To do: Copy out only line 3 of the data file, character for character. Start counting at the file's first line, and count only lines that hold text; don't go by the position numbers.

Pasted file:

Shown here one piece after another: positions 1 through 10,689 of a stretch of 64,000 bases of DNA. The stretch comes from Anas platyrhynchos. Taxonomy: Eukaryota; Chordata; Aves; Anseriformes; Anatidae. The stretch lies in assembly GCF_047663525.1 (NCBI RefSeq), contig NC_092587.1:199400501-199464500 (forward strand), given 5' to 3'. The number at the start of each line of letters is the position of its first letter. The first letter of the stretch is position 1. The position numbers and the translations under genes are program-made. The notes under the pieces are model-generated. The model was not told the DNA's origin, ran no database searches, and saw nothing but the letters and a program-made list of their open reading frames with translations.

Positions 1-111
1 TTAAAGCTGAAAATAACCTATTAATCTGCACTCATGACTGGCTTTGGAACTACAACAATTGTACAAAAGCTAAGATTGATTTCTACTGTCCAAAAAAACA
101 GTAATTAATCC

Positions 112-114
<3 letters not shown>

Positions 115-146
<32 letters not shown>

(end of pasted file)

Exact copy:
1 TTAAAGCTGAAAATAACCTATTAATCTGCACTCATGACTGGCTTTGGAACTACAACAATTGTACAAAAGCTAAGATTGATTTCTACTGTCCAAAAAAACA